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Quote of the Day: Cooley Law Has Admissions Standards!

If you show us the ability to be an attorney, we’ll give you the opportunity to be an attorney. It’s not like we let anybody in the door. We don’t. But we’re much more inclusive in our admissions policy than most law schools are.

Jeffrey L. Martlew, associate dean of the Thomas M. Cooley Law School’s brand spanking new Florida campus, commenting on the school’s admissions policy of inclusion, rather than elitism.

(Want to learn more about this bastion of legal education’s unique approach to law schools admissions? Come on, you know you do, so keep reading!)

In a recent interview with the Tampa Tribune, Martlew took the time to brag about the school’s acquisition of a 132,000-square-foot building, a place which now houses Cooley’s fifth campus. In all, the school’s got 3,745 students, and has been accredited by the same body that allows law schools to pump out kids who will someday be on welfare quicker than Octomom’s clown car vagina, the American Bar Association.

The Tribune notes, however, that despite those “qualifications,” many are critical of Cooley because the school has been known to admit applicants with questionable credentials, at best. One of those criticisms has to do with their U.S. News ranking, or lack thereof. Martlew, of course, had a rather entertaining response:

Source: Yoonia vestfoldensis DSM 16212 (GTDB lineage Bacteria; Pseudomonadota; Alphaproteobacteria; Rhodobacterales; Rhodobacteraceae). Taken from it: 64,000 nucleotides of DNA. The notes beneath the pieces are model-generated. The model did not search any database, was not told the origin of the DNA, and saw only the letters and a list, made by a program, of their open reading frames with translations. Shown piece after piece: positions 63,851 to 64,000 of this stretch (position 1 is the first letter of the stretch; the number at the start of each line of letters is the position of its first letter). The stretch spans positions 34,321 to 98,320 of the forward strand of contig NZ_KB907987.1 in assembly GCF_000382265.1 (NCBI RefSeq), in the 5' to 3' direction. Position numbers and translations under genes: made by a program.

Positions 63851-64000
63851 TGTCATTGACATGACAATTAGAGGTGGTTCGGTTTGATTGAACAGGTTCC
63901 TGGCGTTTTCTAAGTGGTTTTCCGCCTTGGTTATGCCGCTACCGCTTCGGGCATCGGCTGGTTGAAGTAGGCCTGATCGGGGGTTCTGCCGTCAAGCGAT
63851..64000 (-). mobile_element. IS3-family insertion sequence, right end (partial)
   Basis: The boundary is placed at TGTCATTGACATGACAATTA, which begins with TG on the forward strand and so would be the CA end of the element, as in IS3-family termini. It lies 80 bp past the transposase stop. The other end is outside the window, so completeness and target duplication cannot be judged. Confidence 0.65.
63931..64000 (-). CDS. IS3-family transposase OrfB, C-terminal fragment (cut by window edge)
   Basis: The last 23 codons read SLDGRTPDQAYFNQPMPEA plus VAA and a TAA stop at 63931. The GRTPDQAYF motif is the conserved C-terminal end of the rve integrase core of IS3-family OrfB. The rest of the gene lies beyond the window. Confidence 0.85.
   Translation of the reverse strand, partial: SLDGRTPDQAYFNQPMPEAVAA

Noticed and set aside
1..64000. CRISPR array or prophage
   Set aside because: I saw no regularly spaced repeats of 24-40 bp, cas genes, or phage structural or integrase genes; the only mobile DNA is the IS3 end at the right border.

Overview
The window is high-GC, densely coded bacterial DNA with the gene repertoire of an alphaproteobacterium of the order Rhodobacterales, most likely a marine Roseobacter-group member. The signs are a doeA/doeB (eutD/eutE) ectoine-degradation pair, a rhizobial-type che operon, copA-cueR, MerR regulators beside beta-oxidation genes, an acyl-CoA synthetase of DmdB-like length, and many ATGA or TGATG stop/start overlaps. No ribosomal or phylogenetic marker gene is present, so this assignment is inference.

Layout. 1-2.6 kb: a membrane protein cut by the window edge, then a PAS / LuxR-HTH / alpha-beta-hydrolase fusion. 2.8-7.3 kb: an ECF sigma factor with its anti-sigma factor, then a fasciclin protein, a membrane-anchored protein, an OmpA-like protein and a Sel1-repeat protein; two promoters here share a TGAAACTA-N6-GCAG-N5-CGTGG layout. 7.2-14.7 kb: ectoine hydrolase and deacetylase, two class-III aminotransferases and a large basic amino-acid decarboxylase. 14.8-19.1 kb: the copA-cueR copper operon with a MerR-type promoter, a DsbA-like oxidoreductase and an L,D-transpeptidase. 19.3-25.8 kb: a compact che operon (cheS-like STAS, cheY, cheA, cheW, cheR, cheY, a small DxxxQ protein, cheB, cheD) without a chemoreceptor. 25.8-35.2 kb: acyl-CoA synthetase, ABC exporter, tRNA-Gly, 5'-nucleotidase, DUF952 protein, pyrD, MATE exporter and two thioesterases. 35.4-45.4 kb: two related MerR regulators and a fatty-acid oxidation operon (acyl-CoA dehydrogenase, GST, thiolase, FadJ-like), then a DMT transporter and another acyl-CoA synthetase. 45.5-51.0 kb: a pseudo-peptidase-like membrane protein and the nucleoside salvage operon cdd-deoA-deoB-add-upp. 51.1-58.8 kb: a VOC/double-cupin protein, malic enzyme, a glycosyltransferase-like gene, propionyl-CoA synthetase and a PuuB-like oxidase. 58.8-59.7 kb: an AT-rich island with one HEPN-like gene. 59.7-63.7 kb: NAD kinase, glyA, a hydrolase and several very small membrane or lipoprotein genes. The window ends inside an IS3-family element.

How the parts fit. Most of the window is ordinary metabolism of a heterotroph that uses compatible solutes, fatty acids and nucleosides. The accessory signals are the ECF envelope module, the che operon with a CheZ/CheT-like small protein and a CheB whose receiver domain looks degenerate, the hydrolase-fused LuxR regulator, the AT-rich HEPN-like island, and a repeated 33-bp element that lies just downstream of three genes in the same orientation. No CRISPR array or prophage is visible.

“We know we’re never going to be ranked high by U.S. News, and we don’t care,” Martlew responded. “Their philosophy is completely different than ours on admissions.”

Yes, their philosophy on admissions is different in that they use “exclusionary” data like median LSAT scores and undergrad GPAs to tabulate their rankings. With an 80 percent acceptance rate, it seems that Cooley doesn’t ascribe much value to that type of admissions data. Remember, folks, inclusion is key.

Besides, the school doesn’t need to bother with the U.S. News rankings — that’s what the Cooley rankings are for! In case you’re not familiar with that rankings system, it’s a set of that data that manages to achieve new heights of intellectual dishonesty every two years. Needless to say, we eagerly await the release of the 2013 Cooley rankings. Perhaps this year, Cooley will surpass even Yale to be the No. 1 school in the nation.

And there you have it, the Cooley Law admissions philosophy. Pulse: necessary. Intelligence: not so much.

New Riverview law school aims to fill admissions niche [Tampa Tribune]

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